Asset managers are in an impossible "Kafkaesque" situation as a messy schedule of ESG disclosure regulation means they have to show their funds’ alignment to the incomplete EU Taxonomy standards using corporate reporting data that do not yet exist, according to a report by Jefferies.
From January 1, the EU's Sustainable Finance Disclosure Regulation requires asset managers to show the alignment of their funds to the EU Taxonomy, which classifies which investments can be labelled as sustainable.
However, data on funds' underlying investments are not yet available as companies will not start reporting their taxonomy alignment until early 2023 – a situation that Jefferies analysts describe as a "debacle" and "back to front".
“SFDR’s required disclosure of Taxonomy alignment from asset managers is the problem because it's way in advance of the Taxonomy regulations and there are all sorts of data problems,” said Luke Sussams, an ESG and sustainable finance research analyst at Jefferies, and one of the authors of the report.
The Taxonomy needs to be finalised so that companies have a clear idea what is required of them. Only a handful of European firms currently disclose their Taxonomy alignment.
“That corporate reporting element is missing. I think that's partly because the Taxonomy has not been finalised so corporates don’t know what they are being assessed against," said Philip Spyropoulos, a partner at law firm Eversheds Sutherland.
The EU is hoping to adopt a final text of the Taxonomy by the end of January after publishing its draft Delegated Act on December 31, but the controversial inclusion of some gas and nuclear projects has delayed deadlines and the Taxonomy is now not likely to be finalised until the end of the summer.
Missing data mean funds reporting under SFDR will lack robustness and remain self-governed for the foreseeable future, Jefferies said.
“The inevitable outcome of this debacle is that fund-level taxonomy-alignment disclosures made in 2022 will be very rough estimates. Data quality will remain poor until corporates begin to disclose taxonomy-alignment, either voluntarily or on a mandatory basis,” the report said.
SFDR was designed to provide a common set of rules on sustainability risks and prevent greenwashing. Funds have to report if their products are Article 8, which promotes environmental or sustainable characteristics; Article 9, which has sustainable investment as its objective; or Article 6, which has no sustainability objective.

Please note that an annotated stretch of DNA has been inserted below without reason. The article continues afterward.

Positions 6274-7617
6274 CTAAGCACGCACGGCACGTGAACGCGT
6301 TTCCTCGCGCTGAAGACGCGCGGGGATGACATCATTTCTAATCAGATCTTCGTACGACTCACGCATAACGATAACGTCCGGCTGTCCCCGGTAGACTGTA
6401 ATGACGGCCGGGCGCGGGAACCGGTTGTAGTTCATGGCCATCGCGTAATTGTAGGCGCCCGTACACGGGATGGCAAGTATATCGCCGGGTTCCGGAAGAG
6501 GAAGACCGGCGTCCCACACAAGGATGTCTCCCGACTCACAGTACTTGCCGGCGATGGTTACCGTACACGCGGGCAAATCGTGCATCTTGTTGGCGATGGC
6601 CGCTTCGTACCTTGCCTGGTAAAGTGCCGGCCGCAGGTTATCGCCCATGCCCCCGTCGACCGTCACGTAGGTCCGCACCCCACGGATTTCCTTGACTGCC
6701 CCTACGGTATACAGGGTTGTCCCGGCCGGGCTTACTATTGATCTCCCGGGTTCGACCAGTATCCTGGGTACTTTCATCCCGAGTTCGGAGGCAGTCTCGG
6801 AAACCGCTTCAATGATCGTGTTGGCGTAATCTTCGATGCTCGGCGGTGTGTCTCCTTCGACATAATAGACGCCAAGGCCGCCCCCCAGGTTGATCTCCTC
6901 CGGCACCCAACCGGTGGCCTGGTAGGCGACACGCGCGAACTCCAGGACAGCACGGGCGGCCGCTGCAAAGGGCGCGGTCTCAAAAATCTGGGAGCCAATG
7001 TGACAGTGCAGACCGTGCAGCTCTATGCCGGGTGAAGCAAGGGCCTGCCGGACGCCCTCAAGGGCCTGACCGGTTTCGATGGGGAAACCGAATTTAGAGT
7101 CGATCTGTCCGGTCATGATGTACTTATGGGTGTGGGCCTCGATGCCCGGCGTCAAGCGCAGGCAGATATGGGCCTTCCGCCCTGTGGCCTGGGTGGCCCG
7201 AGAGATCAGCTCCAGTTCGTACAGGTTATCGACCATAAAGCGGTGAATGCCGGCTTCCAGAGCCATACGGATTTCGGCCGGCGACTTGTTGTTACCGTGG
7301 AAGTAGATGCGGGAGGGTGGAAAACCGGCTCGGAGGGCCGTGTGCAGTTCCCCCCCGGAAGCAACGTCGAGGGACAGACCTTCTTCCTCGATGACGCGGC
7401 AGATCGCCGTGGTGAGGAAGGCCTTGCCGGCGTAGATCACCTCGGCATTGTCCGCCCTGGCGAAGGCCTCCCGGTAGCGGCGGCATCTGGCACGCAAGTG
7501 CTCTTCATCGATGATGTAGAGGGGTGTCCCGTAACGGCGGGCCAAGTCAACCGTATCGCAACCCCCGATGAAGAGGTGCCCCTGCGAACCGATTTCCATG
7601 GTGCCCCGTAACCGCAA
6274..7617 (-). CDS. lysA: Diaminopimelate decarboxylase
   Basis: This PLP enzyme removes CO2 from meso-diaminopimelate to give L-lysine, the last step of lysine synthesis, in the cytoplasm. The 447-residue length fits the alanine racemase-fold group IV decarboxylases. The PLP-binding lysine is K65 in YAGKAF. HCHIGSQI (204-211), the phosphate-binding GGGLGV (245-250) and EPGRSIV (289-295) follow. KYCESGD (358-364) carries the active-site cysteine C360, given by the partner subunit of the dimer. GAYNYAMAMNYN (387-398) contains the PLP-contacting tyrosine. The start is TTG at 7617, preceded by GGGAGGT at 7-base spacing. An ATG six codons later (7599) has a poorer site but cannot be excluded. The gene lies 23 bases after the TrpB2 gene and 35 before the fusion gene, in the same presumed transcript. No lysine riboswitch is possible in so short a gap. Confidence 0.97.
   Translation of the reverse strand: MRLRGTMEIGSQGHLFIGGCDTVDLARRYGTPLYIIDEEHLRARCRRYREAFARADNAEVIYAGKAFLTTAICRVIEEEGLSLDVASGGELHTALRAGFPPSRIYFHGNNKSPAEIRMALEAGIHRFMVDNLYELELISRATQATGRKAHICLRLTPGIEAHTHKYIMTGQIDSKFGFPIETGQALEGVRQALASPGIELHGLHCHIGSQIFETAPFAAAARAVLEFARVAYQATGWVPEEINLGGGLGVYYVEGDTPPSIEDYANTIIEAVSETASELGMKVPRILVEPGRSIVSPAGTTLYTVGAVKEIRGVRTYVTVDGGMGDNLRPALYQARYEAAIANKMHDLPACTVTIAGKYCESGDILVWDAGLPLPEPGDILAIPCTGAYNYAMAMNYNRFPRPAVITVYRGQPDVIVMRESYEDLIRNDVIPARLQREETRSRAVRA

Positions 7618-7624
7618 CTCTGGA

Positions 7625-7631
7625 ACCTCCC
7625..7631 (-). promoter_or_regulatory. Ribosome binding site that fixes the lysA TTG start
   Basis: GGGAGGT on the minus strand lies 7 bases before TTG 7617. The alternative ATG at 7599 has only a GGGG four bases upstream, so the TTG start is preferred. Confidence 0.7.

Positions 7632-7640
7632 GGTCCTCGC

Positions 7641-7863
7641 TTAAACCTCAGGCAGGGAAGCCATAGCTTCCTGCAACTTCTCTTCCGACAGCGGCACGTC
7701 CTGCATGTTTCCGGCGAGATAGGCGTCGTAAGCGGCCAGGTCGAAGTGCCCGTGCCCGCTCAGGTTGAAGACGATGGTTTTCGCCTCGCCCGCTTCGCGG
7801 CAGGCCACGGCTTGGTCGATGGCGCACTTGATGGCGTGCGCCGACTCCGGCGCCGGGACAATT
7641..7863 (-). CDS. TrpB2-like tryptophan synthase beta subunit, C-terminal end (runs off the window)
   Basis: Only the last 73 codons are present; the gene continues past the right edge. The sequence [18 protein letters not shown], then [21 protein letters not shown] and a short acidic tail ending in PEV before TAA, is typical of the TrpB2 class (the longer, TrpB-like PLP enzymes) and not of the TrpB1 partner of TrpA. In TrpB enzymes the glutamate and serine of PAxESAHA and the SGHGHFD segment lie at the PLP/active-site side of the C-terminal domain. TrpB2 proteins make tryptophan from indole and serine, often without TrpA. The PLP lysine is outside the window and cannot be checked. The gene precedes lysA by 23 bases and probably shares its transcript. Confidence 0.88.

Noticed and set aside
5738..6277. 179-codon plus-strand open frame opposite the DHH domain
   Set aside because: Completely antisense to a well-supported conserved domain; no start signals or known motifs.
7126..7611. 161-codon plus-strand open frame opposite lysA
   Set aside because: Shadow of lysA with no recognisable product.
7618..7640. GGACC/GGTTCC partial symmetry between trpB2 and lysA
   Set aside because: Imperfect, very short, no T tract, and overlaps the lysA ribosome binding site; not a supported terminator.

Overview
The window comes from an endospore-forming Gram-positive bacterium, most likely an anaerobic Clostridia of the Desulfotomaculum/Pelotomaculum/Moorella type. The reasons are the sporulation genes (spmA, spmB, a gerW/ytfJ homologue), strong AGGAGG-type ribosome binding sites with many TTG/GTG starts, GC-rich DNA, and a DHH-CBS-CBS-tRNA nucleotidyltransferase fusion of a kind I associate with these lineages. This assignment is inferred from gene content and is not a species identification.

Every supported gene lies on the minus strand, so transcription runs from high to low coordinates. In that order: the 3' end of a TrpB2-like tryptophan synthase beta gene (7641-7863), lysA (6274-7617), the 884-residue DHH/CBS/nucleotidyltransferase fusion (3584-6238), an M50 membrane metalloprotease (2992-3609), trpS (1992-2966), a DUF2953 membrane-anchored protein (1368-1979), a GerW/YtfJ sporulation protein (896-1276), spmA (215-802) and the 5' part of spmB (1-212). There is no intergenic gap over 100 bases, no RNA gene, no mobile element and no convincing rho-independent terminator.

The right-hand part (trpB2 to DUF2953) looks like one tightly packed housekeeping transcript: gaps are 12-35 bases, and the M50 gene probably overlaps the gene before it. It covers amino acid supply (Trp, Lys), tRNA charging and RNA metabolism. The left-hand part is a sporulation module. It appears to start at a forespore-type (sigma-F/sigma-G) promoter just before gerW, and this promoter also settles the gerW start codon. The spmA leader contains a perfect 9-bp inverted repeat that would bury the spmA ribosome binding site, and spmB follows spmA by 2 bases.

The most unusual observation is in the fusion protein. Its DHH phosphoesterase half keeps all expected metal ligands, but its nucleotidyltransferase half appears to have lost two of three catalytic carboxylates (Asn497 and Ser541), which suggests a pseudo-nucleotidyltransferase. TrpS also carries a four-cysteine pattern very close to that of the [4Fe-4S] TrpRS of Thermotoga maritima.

“The data that we’ve seen suggest that the labelling of Article 8 are not robust and is essentially a catch-all,” Sussams said.
Scramble for data
Although the publication of technical details on how asset managers should report on the sustainability of their products under the SFDR has been delayed until early 2023, asset managers are having to push on regardless with data gathering while awaiting stronger guidance.
"I think firms are still scrambling to get as much data as they can,” Spyropoulos said.
ESG data providers are working to provide estimates for the missing data, but there has been some pushback around using proxy data to plug the gaps, due to concerns about potential accusations of greenwashing and possible reputational risk.
"There really isn't any corporate data. ESG data providers like MSCI and Sustainalytics are obviously sprinting to fill that data gap because there's money to be made from it. But even then, estimates are really rough and finger in the air," Sussams said.
Many think the market will have to wait for the underlying corporate disclosure to catch up and it will take time for the necessary data sets to build.
"There's a general recognition that the SFDR data don't exist. And that's really the function of the regulation over the next two or three years – to build up the marketplace for data,” said Trisha Taneja, Deutsche Bank’s global head of ESG origination and advisory. “The question is then, will that data drive capital allocation?"